The first point on the agenda is never ‘What work are you doing?’ but instead a quick check-in with ‘How are you?’ We’ve found that just by touching base with each other (virtually) we’ve managed to keep team morale up and help each other if we’re feeling overwhelmed.

Keep a routine like any other day

It’s so tempting to roll straight out of bed and log onto your laptop (and that's if you’re even getting out of bed at all!) but when working from home keeping a routine is paramount to your productivity. Our connection between the office and our working mindspace is something we want to keep in order to fight off the sluggishness that can creep up.

So whether it’s get up and do some exercise before work, or just make that first cup of coffee and put on your work clothes make sure you’re keeping a relatively ‘normal’ routine before you come to your office...wherever that may be.

Plan your daily goals and keep them realistic

In the words of Benjamin Franklin ‘If you fail to plan, you are planning to fail’ so being at home is no reason to stop your daily to-do list. However it might need a little tweaking…

To keep up with a structured work day you can keep a notebook handy, use a whiteboard or schedule events in your digital calendar, but however you do it you need to ensure that these goals are doable. So, first thing in the morning (or the day before) sit down and write all your to-dos for the day. Then take another look and see what is realistically achievable, taking these things into consideration:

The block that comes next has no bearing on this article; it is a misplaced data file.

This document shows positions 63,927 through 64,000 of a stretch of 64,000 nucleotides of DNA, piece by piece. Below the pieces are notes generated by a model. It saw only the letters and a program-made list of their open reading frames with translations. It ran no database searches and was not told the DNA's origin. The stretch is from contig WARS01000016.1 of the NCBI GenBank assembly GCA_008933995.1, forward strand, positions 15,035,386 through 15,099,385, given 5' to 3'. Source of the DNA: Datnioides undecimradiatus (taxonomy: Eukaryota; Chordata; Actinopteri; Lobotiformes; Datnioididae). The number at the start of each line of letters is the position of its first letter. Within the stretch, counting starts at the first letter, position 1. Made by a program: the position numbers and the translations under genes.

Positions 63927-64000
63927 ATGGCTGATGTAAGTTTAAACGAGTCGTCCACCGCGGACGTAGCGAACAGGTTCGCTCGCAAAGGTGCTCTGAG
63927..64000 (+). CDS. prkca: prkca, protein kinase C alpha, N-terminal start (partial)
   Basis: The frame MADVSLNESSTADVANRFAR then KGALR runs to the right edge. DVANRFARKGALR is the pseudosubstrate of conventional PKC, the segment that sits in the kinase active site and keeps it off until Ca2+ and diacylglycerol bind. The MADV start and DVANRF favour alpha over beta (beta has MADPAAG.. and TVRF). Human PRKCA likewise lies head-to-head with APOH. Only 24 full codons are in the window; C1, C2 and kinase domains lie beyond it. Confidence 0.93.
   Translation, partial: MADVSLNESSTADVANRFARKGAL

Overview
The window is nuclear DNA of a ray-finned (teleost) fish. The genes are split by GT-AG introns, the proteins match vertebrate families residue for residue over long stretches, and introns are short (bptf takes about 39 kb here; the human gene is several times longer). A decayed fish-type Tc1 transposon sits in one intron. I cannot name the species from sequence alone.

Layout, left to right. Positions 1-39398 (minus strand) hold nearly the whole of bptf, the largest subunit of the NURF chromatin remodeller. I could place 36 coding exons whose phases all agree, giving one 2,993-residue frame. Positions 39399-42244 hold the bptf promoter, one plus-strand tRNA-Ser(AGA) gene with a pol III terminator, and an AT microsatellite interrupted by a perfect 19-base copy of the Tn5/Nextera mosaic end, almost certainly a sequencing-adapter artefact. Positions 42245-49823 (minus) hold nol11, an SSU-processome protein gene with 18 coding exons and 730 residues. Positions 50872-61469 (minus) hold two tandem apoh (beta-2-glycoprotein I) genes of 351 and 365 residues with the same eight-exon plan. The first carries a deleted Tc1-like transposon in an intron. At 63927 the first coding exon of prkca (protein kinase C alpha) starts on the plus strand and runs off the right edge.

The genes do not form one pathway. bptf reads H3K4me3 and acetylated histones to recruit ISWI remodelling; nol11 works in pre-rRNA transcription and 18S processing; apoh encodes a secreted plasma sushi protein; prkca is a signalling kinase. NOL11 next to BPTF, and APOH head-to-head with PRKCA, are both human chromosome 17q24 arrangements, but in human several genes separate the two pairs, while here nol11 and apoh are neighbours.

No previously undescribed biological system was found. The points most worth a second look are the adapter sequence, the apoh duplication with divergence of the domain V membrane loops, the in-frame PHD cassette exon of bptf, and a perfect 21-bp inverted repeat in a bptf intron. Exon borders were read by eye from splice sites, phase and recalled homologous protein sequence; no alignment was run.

1. Do you need anything from other team members, perhaps feedback or ideas?
  2. Do you need any external resources to complete this?
  3. How much time realistically will this take?
  4. Is this a priority for you?
  5. Are there any quick-wins in there?

Once you’ve thought about these things you can then strategically plan a day you can achieve. Do this everyday and you’ll continue to feel a sense of accomplishment, which works hand-in-hand with your productivity. Winner winner!

Plan your working location and set it up prior

Although working from the sofa might seem like a dream, mixing your workspace and your leisure space can have negative effects on your efficiency during your working time and your mindspace in your own time following.

Your working location can be the dining room table if it needs to be, but just by dedicating a certain room or space to work can help you get into the mindset when you sit down. Maybe add a desk plant or plan your workspace tunes prior, just to make it feel more like your office space.

You can then leave your leisure spaces sacred to relax in after work and you can truly leave work at the office.

These are just a few survival tips to keep you achieving whilst you are working at home, however there are tons out there so keep researching and finding what works for you. It certainly doesn’t mean your productivity and sense of achievement needs to take a dip so follow these simple tips and let’s get to work!